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Morgan Acres


The Greater Morgan Acres Neighborhood boundary encompasses an area from the corner of Wellesley Avenue and Haven Street south on Haven Street to Garland Avenue, east to Market Street, south to Illinois Avenue, east to the intersection of Grace Street and Green Street, north on Green Street to Garnet, east on Garnet across Esmeralda Golf Course and along the City limits line to that point where the City line turns north, then follow the City line north to Valley Springs Road and continue into Spokane County along the same azimuth to the intersection of Bigelow Gulch Road, southwest on Gerlach Road to Freya Street, west on Freya Street to Market Avenue, north on Market Avenue to Magnesium Road and west on Magnesium Road to Crestline Street, south on Crestline Street to Wellesley Avenue and east on Wellesley Avenue to the point of commencement at Haven Street.



The Greater Morgan Acres neighborhood is serviced by both Group A and Group B water systems. The water systems in the area are North Spokane Irrigation District #8, Mt. St. Michaels, Kaiser South, Kaiser North, Spokane County Water District #3, and System #3B (Morgan Acres). The City of Spokane area is serviced by the same.

Fire District

Fire District #9 serves the subarea.


The City of Spokane area is serviced by the City of Spokane, the County jurisdiction is not sewered and is not in the 15-year Sewer Plan.


The southern part of the subarea is in an aquifer-sensitive area.

Present Zoning

Multiple zoning classifications.

Land Use Classes

There are several land use designations within the boundaries of the Greater Morgan Acres Subarea, among these are low-density residential, community commercial, heavy industrial, light industrial, rural conservation, rural, rural-5, and medium-density residential.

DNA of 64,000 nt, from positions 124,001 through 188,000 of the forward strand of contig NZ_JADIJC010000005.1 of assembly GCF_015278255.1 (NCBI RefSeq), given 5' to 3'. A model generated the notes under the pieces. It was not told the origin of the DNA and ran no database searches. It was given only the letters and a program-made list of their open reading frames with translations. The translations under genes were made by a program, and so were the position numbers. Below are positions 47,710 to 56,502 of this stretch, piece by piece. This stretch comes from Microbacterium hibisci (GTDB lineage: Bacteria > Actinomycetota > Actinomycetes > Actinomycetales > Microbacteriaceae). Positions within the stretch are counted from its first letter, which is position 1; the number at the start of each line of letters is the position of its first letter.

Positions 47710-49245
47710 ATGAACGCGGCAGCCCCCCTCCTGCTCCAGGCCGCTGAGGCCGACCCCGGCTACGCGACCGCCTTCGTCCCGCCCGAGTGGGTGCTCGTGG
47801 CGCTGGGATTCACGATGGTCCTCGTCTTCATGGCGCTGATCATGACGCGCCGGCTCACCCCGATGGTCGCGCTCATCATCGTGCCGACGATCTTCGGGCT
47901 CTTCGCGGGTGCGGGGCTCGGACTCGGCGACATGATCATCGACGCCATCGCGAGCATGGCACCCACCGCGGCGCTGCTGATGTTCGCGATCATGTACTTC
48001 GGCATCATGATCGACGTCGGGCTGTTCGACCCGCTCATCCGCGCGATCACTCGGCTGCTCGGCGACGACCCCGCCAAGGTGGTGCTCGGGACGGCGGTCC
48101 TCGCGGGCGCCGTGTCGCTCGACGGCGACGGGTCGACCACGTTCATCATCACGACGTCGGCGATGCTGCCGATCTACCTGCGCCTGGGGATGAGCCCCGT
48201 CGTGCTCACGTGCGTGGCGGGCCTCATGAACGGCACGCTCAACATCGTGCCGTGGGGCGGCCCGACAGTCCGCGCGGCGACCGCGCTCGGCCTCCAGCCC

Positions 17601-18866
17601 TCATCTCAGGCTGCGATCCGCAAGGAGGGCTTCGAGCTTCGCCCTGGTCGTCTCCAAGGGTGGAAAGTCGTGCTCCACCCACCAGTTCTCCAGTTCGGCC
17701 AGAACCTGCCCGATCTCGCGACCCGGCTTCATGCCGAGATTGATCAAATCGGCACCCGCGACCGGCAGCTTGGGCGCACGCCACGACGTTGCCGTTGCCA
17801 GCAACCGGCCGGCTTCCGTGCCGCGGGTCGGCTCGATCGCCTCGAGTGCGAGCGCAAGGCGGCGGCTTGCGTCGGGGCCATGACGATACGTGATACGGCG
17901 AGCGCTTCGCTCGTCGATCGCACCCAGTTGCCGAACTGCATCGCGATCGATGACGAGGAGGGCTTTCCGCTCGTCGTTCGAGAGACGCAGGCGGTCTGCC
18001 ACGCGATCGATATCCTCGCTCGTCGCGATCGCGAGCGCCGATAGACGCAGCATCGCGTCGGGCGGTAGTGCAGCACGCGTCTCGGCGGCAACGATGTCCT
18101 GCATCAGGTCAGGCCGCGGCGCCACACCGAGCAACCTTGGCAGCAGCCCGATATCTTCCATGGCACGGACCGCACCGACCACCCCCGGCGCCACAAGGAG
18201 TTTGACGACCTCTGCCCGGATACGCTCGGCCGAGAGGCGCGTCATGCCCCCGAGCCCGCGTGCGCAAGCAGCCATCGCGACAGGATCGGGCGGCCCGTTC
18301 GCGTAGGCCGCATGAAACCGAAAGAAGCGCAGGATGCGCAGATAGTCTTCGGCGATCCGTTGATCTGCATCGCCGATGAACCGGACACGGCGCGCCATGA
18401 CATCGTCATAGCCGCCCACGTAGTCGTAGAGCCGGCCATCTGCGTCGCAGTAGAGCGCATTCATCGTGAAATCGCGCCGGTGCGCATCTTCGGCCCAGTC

Generalized Land Use

There are a variety of land uses within this subarea with urban residential and commercial land uses located, primarily, within the City of Spokane limits. Within the County's jurisdiction are one-acre (semi-rural) type developments, industrial uses to a lower density, and rural-type development in the North.


Mt. St. Michaels

The Mt. St. Michael Seminary was built in the same vicinity of the first Catholic mission serving the Spokane Indians from 1866. Built in 1914 by noted Spokane architect Julius Zittel, Mount St. Michael's represents an outgrowth of the first Jesuit seminary to be established west of the Mississippi River and remains a symbol of the development of Catholicism in the Pacific Northwest.

Second St. Michaels Mission

No Information available at this time.

Father Cataldo's Grave Site

No Information available at this time.

Treaty Tree, St. Michael's Mission

The Mount St. Michael Treaty Tree site is significant for several reasons. Treaty tree marks the general location of the Upper Spokane Indian's traditional hunting grounds, village location, and burial ground. This burial ground was the first area in which the Spokane Indians adopted the white man's burial custom of interring the dead in graves instead of following the Indian custom of placing the bodies in trees or under rock piles. The Treaty Tree is a tall Ponderosa Pine, that stands alone on the north slope of a low hill. The original Mission and Chief Peone's cabin were located just south of the tree.

Building Conditions

The area has a diverse style and condition of housing stock. Within the City of Spokane and the Morgan Acres area, the housing stock is fair to good, with a large population of low-income families living in this area. Further North, around the Mt. Saint Michael's area, there are several new, large homes on large lots with acreage.


There is a drainage basin with wetlands west of Palmer Road on the eastern border of the subarea. A North/South freeway project is planned and is in the beginning stages of construction at the northern boundary of the study area. The planned freeway will follow Freya Street through the subarea.